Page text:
Today, I scored a big hit for the farm: I found a fellow not far from here who had 60 bales of hay for sale for a very, very good price. I spent the afternoon tracking down some help for unloading, because this fellow offered to drive the hay over here. What a blessing. Got so busy chucking hay bales that I missed the photo op. We did have fun - the bales were light enough for us to toss them around and look like real hay-chucking farmers. The sight of a full hay barn gives me a peaceful, satisfied feeling. We're good for the winter.

Sunday, November 22, 2009

Good Out, Good In

The 2009 Fiber Shares that need to travel to distant points have been lovingly packed, taped and sit ready for their trip to the Post Office. This is a watershed moment for our little fiber CSA. A few more local shareholders have not yet come by for their fiber, but technically, the 2009 year is ended and the 2010 has begun!

The first Act of 2010 will be a Sheep Naming Contest.

After a week here, I've been able to observe the two new Jacob sheep and I can tell you a little about them. The one with the dark face is the more dominant of the two. He is the most inquisitive and the least shy of being around people. Oddly enough, he has not made a peep (or baaaa) since he's been here - totally silent.

The white-faced boy is much more stand-offish, but the most vocal. He also likes to hop up into the compost pile where grass has begun to grow. Not sure if he really likes the grazing there better, or if he is just pining for the Rocky Mountains, and pretending to be a Big Horn Sheep. Ah - and he has one blue eye. Cool, huh?

As you probably know, all our animals have Biblical names; Old Testament or New Testament, doesn't matter. We do prefer the "good guy" names over the notorious character names. Lord knows we don't need to encourage any notorious behavior around here.

So here's the deal: The next two NEW folks who purchase a 2010 share will have the opportunity to name either of these boys. If someone new buys TWO shares, they may name them both. This might lend itself to some interesting choices of names that go together. Makes sense, as the two boys are sticking pretty close together so far. If the new shareholder wishes not to do any naming, the honors will shift to the NEXT new shareholder.

Our shareholders last year did such a fantastic job of naming the Gulf Coast Native lambs, I can't wait to see what happens this year!

Edited to add Very Important Link to CSA page.

Saturday, November 21, 2009

To Everything, There is a Season

The weather tells us the seasons are changing here in North Texas. And this... is Spinach Season. We're fortunate that things still grow in the garden here, much longer than in other parts of the country. I planted some spinach almost two weeks ago, and it's coming along beautifully. I planted a ton, and intend to thin the seedlings for salad fixings, allowing the remaining plants to mature to full size.


Today the spinners gathered at the Red Barn for another day of visiting and creating. You can always tell if the spinners are holed up in the Barn because they leave clues, especially on muddy days.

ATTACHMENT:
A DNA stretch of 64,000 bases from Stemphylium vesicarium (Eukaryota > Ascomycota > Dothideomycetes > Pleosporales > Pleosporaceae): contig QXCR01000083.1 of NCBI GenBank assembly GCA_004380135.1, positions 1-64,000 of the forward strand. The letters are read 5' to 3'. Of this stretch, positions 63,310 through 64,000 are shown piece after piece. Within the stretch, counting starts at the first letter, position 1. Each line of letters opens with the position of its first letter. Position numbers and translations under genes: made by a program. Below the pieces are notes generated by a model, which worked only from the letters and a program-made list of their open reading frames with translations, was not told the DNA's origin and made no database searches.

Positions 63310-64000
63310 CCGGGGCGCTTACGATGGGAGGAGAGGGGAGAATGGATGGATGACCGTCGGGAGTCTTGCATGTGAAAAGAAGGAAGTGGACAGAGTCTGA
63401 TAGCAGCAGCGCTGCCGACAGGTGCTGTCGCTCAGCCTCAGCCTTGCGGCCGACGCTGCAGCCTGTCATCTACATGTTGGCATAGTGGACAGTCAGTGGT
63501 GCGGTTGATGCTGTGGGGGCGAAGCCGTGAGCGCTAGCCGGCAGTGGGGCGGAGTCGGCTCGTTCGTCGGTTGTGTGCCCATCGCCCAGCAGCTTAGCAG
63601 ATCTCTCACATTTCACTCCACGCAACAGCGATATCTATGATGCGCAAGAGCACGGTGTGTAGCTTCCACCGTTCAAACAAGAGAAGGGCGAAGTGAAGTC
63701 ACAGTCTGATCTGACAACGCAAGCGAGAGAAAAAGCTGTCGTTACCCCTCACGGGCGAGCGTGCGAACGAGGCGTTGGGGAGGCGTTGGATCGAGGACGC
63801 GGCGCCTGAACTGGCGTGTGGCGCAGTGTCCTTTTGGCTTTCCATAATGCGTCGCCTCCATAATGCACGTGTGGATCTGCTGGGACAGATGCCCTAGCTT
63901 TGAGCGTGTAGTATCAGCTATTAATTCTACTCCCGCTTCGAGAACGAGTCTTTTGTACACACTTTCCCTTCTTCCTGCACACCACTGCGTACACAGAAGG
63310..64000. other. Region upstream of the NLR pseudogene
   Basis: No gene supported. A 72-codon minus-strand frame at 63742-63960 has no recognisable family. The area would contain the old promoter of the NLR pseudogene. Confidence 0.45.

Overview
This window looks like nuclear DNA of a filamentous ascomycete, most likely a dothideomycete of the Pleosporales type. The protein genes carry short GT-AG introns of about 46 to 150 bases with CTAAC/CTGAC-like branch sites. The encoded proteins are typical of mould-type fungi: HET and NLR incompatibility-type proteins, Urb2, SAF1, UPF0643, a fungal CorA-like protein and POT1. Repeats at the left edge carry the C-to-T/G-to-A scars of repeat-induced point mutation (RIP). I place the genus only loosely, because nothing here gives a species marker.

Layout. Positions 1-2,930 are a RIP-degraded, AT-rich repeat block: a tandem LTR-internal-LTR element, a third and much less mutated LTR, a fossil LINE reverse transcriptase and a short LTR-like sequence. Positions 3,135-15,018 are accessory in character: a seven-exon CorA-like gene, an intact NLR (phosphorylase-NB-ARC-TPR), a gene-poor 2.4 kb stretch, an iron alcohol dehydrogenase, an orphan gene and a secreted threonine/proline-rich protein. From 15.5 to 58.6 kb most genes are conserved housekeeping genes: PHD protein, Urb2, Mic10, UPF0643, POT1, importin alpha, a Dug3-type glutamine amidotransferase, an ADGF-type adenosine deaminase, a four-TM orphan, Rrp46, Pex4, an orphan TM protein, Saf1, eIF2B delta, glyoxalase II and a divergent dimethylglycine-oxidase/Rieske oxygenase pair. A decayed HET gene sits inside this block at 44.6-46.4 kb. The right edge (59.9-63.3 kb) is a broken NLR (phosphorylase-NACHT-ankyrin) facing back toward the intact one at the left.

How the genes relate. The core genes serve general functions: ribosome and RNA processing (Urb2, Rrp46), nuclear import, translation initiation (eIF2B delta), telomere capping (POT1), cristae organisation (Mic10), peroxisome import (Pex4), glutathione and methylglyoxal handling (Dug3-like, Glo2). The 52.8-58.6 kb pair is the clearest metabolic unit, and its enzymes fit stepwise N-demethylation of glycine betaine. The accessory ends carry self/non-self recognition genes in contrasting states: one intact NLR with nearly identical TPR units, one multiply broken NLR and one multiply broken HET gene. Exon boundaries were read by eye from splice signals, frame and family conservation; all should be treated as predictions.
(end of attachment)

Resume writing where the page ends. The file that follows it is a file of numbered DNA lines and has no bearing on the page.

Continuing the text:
We met new friends, Nancy and Evie, and were also joined by Jennifer and Claire, who had been to the farm before, but not for spinning day. Evie and Mary hit it off immediately!


Rita filled two bobbins, Brenda drop-spindled beautifully, Mary knit on her granddaughter's sweater, Jennifer worked on a very cool scarf, Peggy spun some gorgeous wool, Chris knitted along as Nancy entertained little Evie. Me? I hovered, Navajo plied some bamboo singles, and mostly relaxed. It's been a busy, busy couple of weeks, and I enjoyed not doing very much at all. There was plenty of food, so there were times when most of us were just noshing!


Most everyone got a gander at the new Jacobs, who, by the by, need names. I feel a contest coming on....

Friday, November 20, 2009

What Cat Taught Me

Yes, I indulged myself in a full day of magical knitting instruction with Cat Bordhi and fellow students in a class sponsored by the Woolie Ewe. That, in itself, is amazing. And the stuff Cat taught boggled my mind. The only way I'll even begin to think mathematically is if doing so will help me knit something cool.

Earlier this year, I had a class with Lucy Neatby, another original, out-of-the-box knitter and thinker. These two ladies are cut from the same cloth in the way they fly in the face of convention, and they happen to be friends. They even own a mismatched pair of the same shoes, thanks to a serendipitous swap. Who wouldn't want to spend the day with them?

Cat began by showing us the magical mathematical figure: the moebius. A moebius has only one surface and one edge, and endlessly twists around in a continuous ring.

She taught her inspired moebius cast-on with delightful story-pictures, and we all caught on pretty quickly. The magic starts with the cast-on. It continues as you knit.

Some of us started with a scarf project and others with a small felted basket project. I chose the basket, thinking that I could probably figure out the scarf at home on my own time. Cat took time to work with almost all of us individually, stopping for group instruction as we progressed. I finished my basket up to the felting step, in spite of starting over a couple of times for extra practice.